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Being a Successful Sport Parent

Our friends at Ela Soccer had this posted on their site and we too wish to share with the association.  It is pretty much self-explanatory.

Sport, as we all know, is a huge part of today's society, and for me, has been a huge part of my entire life. It has been my involvement in athletics that has taught me the principles of teamwork, discipline, persistency, success, failure and basically has defined my character as a person. Involvement in sport can be fun and a powerful learning experience. Coaches and parents must realize that they hold the key and play a major role in this experience and the level of engagement by our youth today.

There are two basic choices that we have as coaches and parents:

  • To have a positive impact and create a positive environment
  • To shorten or end the sport experience by having a negative impact and build an environment built around the fear of failure.

We can all agree that life is full of choices and with every choice there comes a consequence. Good choices usually bring good consequences and bad choices always bring bad consequences.

What Is Responsible Sport Parenting?

A Responsible Sports Parent fills two key roles:

  • Ensuring your youth athlete's safety
  • Helping your youth athlete apply life lessons from sports on and off the field

Parent's Checklist In Sports

  • Be accountable for getting your child to games and practices on time. You'll be setting the example that the coach's rules should be respected.
  • Teach your child to have fun and enjoy competition. Don't tell him that winning does not count because it does, and he knows it. Instead, help him to develop a healthy competitive attitude toward winning and losing.

  • Maintain a "Fun is #1" attitude. Treat others as you wish to be treated.
  • Praise athletes for effort, not just results.
  • Remain calm when mistakes are made, and help athletes learn from mistakes.
  • Look for positives in athletes; avoid ridicule or sarcasm.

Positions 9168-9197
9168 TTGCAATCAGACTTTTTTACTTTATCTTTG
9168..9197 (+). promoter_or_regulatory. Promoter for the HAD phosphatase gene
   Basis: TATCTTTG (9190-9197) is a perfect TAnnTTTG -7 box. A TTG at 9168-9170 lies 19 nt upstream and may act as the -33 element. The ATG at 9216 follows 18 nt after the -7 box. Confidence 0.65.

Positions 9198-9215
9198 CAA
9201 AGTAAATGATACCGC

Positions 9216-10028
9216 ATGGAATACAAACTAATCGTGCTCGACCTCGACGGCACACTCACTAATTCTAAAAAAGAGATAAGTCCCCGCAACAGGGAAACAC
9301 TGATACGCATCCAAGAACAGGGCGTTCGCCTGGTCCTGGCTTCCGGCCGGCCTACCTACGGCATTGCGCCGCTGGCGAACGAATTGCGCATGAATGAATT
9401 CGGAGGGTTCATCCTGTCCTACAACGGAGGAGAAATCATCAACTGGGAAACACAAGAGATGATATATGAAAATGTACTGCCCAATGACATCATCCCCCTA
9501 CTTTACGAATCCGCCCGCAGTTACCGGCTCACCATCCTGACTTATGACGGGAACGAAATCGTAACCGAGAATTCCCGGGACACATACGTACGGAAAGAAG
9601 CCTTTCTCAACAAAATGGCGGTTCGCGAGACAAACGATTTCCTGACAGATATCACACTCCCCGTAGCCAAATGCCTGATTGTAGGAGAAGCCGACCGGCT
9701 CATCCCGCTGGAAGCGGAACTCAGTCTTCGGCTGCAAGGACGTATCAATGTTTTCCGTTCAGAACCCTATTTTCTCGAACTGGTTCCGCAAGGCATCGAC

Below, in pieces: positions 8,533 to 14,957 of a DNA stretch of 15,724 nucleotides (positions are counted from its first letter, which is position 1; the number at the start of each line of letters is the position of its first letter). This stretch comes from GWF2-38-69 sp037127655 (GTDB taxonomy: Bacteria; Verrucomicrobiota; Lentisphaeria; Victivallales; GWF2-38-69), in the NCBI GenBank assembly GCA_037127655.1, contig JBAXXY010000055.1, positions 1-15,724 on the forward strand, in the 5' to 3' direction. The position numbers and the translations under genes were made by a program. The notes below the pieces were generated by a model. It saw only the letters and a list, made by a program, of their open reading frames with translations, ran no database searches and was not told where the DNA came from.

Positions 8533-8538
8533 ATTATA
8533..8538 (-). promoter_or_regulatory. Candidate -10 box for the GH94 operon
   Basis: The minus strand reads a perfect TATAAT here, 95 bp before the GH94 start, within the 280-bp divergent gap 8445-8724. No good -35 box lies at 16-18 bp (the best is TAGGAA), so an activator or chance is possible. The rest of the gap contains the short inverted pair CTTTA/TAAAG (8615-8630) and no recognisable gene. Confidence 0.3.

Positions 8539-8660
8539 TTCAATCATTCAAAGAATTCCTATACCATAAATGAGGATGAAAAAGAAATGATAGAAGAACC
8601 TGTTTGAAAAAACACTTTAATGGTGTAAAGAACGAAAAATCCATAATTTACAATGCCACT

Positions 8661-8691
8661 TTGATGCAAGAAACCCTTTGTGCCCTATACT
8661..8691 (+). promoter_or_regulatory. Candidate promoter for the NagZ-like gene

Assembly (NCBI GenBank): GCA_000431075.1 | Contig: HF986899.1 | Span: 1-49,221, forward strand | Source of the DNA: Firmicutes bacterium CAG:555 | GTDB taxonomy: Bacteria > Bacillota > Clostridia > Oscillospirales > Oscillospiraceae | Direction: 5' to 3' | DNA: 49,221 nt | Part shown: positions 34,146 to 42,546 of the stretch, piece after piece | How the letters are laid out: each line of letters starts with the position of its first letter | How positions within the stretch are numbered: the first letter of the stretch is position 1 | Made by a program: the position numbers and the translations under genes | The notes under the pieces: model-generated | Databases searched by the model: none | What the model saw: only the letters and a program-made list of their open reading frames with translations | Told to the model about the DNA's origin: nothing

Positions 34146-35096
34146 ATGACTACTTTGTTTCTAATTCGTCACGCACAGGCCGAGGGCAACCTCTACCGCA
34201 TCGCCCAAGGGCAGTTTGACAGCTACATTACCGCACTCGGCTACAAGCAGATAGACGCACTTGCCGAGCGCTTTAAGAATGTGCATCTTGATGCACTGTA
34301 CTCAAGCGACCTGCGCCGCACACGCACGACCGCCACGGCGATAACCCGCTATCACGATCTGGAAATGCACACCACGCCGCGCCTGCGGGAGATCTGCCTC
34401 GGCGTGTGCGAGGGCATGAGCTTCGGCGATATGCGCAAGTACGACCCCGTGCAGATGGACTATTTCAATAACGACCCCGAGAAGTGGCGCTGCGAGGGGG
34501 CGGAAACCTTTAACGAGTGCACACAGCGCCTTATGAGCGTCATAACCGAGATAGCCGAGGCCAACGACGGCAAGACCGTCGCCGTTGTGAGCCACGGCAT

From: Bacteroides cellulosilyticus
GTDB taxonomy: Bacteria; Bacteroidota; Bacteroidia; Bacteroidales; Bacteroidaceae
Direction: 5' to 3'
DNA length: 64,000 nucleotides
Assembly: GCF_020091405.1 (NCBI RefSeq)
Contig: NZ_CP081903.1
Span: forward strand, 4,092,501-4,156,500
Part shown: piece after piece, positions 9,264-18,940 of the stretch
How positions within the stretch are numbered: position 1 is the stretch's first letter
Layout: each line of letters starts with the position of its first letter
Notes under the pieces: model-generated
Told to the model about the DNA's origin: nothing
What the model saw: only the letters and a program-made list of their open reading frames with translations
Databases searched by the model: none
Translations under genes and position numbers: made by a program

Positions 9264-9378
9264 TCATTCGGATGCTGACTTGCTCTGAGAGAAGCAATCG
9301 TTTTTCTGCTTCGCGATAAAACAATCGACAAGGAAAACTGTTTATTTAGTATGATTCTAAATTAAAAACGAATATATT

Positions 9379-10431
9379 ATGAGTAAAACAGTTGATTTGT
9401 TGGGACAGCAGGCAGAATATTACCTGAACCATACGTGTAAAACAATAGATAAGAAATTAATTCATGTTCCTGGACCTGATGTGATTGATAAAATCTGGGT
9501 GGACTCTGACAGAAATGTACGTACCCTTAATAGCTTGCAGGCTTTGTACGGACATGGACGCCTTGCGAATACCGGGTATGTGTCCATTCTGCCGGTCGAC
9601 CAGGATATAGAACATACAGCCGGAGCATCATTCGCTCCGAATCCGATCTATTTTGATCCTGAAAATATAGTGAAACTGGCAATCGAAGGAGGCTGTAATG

• Help athletes from getting down on themselves when things don't go well.
  • Don't be obsessed with your involvement in sports.   There is life after sports.
  • Maintain a sense of humor.
  • Lead by example in Sportsmanship:
    • Accept winning without gloating,
    • Accept losing without complaining and without criticizing coaches or officials!
  • Emphasize teamwork in team sports; teach them to think "We instead of "Me"


Responsible Conversation: Parent & Coach

This section contains suggestions to help Responsible Sports Parents build effective Coach/Parent Partnerships.

Research shows when we as parents support our children's teachers, students learn more. This concept can be transferred to sports, where kids will have a better sports experience if we work in unison with the coach to create a positive youth sports environment.
Recognize the Coach's Commitment
Coaches commit many, many hours of preparation beyond the hours spent at practices and games. Recognize that they do not do it for the pay! Try to remember this whenever something goes awry during the season.
Make Early, Positive Contact with the Coach
As soon as you know who your child's coach is going to be, introduce yourself, let him or her know you want to help your child have the best possible experience, and offer to assist the coach in any way you are qualified. Meeting the coach early and establishing a positive relationship will make conversation easier if a problem arises during the season.
Fill the Coach's Emotional Tank
When coaches are doing something you like, let them know about it. Coaching is a stressful job, and most coaches only hear from parents when they have a complaint. A coach with a full Emotional Tank will do a better job.
Don't Instruct During a Game or Practice
Your child is trying to concentrate amid the chaotic action of a game and do what the coach asks. A parent yelling out instructions hardly ever helps. More often than not, it confuses the child, adds pressure and goes against the coaches' instruction, which undermines the player-coach relationship, the player-parent relationship and the parent-coach relationship.
Don't Put the Player in the Middle
When parents share their disapproval of a coach with their children, it puts the children in a bind. Divided loyalties hinder people. Conversely, when parents support a coach, it is easier for children to put forth maximum effort. If you think your child's coach is mishandling a situation, do not tell your child. Just take it up with the coach.
Observe a "Cooling Off" Period
Wait to talk to the coach about something you are upset about for at least 24 hours. Emotions can get so hot that it's much more productive to wait a day before contacting the coach. This also gives you time to consider exactly what to say.

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